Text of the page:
Rahul Dravid | AP
Kolkata: India's head coach Rahul Dravid is not at all "hurt" that veteran keeper Wriddhiman Saha has revealed a very classified conversation that he had on his future but at the same time wanted to give the Bengal stumper clarity about his position in the team.
Wriddhiman, whose India career has come to a halt, had told the media that head coach Dravid had asked him to consider retirement during a private conversation after the South Africa series.
"I'm actually not hurt at all. I have deep respect for Wriddhi and his achievements and his contribution to Indian cricket. My conversation came from that place. I think he deserved honesty and clarity," Dravid replied in his typical classy manner where he revealed little about a breach of trust with regards to dressing room conversation.
The 'Wall' said that he will continue having such conversations with players whether they like the content of the discussion or not.
"It's about conversations I constantly have with players. I don't expect players to always agree with everything I say about them. That's not how it works. You can have difficult conversations with the players, but that doesnt mean you brush it under the carpet and don't have the conversations," Dravid was crystal clear in his approach.
Dravid said that his philosophy is to discuss with players even before every playing eleven being picked.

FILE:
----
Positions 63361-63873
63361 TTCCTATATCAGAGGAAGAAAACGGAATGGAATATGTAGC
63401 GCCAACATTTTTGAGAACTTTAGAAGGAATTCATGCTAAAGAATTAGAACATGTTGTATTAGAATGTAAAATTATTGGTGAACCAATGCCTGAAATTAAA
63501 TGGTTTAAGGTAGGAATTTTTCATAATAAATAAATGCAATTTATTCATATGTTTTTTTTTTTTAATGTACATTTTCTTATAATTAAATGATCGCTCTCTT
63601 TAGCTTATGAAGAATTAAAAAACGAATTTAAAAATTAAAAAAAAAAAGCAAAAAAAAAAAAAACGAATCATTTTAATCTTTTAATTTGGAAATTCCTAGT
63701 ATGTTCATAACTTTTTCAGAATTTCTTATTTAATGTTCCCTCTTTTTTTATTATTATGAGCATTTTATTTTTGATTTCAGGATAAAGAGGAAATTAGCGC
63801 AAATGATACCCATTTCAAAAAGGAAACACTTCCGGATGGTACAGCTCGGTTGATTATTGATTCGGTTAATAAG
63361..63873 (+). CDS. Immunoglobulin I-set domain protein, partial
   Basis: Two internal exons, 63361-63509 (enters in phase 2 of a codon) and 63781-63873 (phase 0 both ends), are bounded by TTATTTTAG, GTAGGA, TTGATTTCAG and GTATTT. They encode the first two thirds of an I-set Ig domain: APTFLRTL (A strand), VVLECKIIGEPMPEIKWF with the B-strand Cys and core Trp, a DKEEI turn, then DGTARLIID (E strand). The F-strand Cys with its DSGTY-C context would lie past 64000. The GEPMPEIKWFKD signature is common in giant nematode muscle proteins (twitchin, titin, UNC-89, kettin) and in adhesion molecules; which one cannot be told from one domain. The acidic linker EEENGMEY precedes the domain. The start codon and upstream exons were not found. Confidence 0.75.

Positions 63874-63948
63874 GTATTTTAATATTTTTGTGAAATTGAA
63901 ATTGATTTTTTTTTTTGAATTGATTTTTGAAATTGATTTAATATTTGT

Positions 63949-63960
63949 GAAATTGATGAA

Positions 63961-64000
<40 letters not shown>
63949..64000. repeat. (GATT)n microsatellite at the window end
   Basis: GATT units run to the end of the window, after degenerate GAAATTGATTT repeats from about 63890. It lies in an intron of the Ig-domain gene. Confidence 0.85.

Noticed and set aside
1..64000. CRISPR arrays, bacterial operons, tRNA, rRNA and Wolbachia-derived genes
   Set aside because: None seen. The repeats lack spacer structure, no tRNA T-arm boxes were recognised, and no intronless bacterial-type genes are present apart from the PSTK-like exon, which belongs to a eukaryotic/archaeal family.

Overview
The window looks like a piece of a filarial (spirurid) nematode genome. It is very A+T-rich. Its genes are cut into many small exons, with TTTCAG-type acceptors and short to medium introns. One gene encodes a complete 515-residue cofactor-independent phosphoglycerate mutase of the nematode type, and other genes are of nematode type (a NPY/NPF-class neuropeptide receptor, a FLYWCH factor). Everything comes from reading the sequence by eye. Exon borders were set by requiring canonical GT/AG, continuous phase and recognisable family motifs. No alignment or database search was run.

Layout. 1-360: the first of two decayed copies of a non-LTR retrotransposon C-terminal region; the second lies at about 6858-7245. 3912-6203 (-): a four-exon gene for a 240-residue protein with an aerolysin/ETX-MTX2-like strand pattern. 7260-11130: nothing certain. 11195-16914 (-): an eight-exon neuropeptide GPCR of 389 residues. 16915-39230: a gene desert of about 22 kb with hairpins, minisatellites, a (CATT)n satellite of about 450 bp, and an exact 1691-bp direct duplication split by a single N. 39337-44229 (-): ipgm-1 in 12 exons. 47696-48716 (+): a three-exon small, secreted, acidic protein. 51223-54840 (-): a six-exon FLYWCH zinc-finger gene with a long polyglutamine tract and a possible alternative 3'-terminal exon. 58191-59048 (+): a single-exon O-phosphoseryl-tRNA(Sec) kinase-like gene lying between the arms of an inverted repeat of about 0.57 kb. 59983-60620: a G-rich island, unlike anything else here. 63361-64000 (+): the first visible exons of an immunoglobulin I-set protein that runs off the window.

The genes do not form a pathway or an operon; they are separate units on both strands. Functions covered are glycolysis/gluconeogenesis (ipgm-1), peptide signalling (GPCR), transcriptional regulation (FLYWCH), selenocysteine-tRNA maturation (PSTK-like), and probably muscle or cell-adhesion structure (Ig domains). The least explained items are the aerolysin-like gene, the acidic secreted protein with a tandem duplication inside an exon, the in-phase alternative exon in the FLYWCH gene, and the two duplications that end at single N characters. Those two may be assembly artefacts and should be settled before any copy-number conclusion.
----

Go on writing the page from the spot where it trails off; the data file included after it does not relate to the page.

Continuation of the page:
"I always believe in having those conversations before every playing XI is picked and be open to questions such as why they are not playing. It's natural for players to get upset and feel hurt."
Dravid also explained that rationale behind speaking to Wriddhiman was because Rishabh Pant has already established himself as the new No 1 keeper and the Bengal man wouldn't have got chances.
"I was just trying to convey that with RP (Pant) having established himself as our No.1 wicketkeeper-batsman, the idea was to say that we are looking to groom a younger wicketkeeper (KOna Bharat). This doesnt change my feelings or respect for Wriddhi."
For Dravid, telling a harsh truth is better than avoiding a conversation.
"Easiest thing for me is to not have those conversations and not speak to players about it. That's not what I am going to do.
"But at some stage, I hope they respect the fact that I was able to front up and have those conversations," he added. PTI